(123-08-29) Cake Walk
Cake Walk
Summary: Lady Eleanor takes on the unlikely company of Sal in the name of food.
Date: 29/08/2016ish
Related: Immediately follows Balls


Eleanor ignores the uncouth man and focuses on the performer instead, brow furrowing slightly. "Well, however am I supposed to learn of your performances if you don't have a name?" she points out, slightly irked. "Surely you must have some name? What do your friends call you?"

"Nothin'," the performer answers with a hint of bitterness not directed at Eleanor — but realizes being obstinate will get her nowhere. "Fuck," she sighs, almost laughing, unapologetic for her foul language. After a considering, suspicious look at the lady, she answers. "It's Sal." She sidelines toward the merchant's precious crate — or rather, where it used to be, for he's confiscated it and left her empty little coin bowl behind. She tosses it into her juggling array before half-bending a knee and offering it up to Eleanor as a lord might offer a lady a kiss to the hand. "A coin a question," she suggests with a charismatic grin, looking mischievous in her hope.

Eleanor raises an eyebrow at the foul language, but she doesn't exactly look offended. If anything, she still looks fairly entertained. "Well, Sal. You can call me Eleanor for today, but don't tell any of your friends," she warns, with a little smirk. The minor mischief earns an actual laugh, and she rolls her eyes. But then, she slips a hand into a hidden pocket at her waist and produces a coin to drop into the bowl with a musical clatter. "I'm bored with this place. And positively famished. Where can we get a proper meal around here?" After considering that for a second, she supplies a second coin to join the first. Coin a question, after all.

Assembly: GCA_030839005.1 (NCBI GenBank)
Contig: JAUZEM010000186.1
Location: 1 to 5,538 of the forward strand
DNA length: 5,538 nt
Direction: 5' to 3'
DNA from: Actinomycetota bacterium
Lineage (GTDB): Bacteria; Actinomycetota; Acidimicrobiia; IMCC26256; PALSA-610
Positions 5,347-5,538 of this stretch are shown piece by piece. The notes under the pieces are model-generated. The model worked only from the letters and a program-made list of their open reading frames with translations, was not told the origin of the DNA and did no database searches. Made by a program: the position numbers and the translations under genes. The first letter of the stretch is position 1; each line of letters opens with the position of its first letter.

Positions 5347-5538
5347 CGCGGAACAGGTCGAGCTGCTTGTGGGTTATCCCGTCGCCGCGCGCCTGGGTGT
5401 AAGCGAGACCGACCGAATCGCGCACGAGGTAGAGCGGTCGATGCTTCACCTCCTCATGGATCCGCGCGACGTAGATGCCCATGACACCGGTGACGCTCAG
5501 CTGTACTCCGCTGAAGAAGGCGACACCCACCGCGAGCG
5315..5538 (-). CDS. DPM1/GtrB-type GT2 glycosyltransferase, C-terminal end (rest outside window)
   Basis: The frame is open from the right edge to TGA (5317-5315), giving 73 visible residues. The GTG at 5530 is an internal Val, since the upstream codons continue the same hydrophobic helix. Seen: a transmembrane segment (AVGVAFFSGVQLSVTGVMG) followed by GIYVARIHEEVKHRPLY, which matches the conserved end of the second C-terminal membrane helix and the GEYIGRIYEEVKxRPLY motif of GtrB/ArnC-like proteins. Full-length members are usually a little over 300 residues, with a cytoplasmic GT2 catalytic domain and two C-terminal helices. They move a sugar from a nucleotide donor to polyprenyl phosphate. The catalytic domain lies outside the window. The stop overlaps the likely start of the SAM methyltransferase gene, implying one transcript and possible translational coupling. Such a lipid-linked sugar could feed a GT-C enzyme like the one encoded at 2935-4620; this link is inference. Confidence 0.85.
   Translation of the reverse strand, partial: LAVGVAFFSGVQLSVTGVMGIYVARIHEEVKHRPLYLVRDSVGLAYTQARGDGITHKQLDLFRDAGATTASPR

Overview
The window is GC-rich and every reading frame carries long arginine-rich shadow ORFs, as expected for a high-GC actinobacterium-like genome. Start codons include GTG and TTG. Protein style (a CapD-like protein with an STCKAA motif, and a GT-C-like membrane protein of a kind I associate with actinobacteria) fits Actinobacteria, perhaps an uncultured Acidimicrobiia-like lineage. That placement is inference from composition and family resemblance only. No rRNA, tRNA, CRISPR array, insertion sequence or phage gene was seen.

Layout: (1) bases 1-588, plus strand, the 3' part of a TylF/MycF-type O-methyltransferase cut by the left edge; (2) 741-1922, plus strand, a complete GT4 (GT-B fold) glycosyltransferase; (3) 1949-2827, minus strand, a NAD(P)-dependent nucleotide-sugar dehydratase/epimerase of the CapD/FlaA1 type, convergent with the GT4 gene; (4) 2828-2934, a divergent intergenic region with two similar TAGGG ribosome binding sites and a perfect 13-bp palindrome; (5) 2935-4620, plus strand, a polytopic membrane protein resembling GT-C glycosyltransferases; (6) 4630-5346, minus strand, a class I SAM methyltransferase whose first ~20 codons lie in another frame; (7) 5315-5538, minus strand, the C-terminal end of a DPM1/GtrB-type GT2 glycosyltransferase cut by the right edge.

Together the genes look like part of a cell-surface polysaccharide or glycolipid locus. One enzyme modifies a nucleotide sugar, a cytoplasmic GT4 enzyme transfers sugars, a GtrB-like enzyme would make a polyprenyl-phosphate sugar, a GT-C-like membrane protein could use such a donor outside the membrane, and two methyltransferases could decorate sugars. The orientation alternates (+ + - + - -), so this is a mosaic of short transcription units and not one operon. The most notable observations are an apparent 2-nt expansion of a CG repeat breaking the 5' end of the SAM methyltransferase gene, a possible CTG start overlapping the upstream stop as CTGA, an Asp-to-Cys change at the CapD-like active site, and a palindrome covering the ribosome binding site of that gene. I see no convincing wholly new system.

Sal looks positively pleased with herself as the coin clatters into the bowl. "Don't go tellin' your friends mine either, hey? Fair's fair, Eleanor!" Her tone is all a joke, but she actually looks the lady right in the eye this time when she says it, a fleeting intensity in her own eyes. They turn out to be a hazy green. "If I knew where to get a proper meal, d'you think I'd be here?" she posits, but pauses to actually consider, jolting her head to one side. "I walked past one of those fancy cake houses in Hightower Square." Chances are she wasn't in Hightower Square long before being edged out for looking like she might steal something. "Sweets're a proper meal, if you ask me."

Eleanor smirks a little. "Hightower Square, was it?" She considers a moment, looking Sal down and up, and then sighs a little. "Well, we can't go to a cake shop looking like this. Come along, we'll find you something proper to wear. And then we shall have cake, if that's what you like." And off she goes, sailing along through the crowd in search of an appropriate merchant, apparently fully expecting Sal to tag along.

Sal gives Eleanor the same look she gave Loryn, although it's directed at the back of her head. There's a lengthy pause before she hesitantly scurries after the lady. "Don't you know? I'm the height of fashion in these parts," she boasts with a wave of her billowing undershirt sleeve, which is threadbare in places and yellowing at the gathered collar. A joke, but there's a worried edge to her voice beneath the bravado. She tags behind at a distance.

"Well, we aren't going to stay in these parts, are we? We're going to Hightower square," Eleanor replies, her mood noticeably lifted. She glances over her shoulder with a little grin, and then adds, "The next time I want to blend in while standing on a crate next to a rude vegetable merchant, I'll know who to ask, won't I?" She stops at a stall to look over some various wares, then glances back to Sal again, giving her a closer, slightly more solemn look. "Oh, don't look so terrified. It's not as though I'm taking you home with me. Here, pick something out," she directs, waving Sal toward the displays.